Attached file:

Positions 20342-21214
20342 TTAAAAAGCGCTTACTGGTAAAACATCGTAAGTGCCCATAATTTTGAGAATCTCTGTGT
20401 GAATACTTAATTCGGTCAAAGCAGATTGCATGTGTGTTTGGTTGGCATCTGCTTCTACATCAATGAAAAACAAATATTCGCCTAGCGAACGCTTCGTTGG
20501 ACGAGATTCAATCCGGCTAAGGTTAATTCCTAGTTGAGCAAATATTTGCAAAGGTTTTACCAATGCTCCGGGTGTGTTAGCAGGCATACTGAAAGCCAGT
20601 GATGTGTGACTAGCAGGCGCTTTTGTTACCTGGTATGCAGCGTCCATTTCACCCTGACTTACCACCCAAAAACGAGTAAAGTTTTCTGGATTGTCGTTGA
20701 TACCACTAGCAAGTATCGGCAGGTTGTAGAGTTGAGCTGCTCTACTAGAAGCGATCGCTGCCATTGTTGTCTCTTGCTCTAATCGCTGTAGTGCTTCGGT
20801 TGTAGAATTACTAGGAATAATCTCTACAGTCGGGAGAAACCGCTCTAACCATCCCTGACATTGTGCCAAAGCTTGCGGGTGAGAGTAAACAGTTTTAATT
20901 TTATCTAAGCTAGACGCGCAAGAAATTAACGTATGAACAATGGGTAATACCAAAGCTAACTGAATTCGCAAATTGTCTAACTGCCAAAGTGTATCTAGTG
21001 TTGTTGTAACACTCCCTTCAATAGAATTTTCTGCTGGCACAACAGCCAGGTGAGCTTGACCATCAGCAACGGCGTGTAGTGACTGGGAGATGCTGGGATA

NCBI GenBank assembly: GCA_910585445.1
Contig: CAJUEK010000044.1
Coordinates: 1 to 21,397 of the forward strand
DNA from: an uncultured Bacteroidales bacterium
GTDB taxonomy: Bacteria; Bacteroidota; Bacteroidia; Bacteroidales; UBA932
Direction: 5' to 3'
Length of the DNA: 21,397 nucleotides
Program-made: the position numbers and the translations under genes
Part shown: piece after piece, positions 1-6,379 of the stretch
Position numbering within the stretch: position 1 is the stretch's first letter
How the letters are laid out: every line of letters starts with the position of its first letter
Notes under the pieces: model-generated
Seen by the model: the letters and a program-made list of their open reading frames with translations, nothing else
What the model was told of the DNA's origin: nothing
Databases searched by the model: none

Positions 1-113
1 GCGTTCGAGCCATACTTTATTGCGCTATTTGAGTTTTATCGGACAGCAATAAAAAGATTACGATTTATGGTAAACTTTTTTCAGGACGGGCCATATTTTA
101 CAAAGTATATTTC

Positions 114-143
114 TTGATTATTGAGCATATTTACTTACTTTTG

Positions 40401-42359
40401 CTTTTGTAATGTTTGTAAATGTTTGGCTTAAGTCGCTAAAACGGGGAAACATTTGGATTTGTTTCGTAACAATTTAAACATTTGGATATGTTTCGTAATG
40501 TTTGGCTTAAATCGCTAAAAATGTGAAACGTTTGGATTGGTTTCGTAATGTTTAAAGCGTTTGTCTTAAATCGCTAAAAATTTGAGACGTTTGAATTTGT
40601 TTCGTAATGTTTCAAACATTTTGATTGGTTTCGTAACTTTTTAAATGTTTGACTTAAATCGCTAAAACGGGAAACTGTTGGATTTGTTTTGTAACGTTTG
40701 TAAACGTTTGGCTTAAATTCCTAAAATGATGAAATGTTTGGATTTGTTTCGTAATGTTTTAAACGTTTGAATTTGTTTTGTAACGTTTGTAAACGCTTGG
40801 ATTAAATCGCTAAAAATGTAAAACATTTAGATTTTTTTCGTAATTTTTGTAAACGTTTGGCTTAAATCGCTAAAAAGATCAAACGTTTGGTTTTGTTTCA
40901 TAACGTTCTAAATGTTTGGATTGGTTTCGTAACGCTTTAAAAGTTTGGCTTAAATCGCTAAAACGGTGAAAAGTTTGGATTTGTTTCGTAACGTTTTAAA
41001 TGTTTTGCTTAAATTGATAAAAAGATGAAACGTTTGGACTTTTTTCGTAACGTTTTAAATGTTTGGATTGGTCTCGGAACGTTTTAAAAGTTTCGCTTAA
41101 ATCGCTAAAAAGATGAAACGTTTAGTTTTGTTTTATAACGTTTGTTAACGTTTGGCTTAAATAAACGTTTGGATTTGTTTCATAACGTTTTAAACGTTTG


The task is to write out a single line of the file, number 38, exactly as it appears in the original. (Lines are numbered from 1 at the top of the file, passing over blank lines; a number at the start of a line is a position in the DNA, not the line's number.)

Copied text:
41101 ATCGCTAAAAAGATGAAACGTTTAGTTTTGTTTTATAACGTTTGTTAACGTTTGGCTTAAATAAACGTTTGGATTTGTTTCATAACGTTTTAAACGTTTG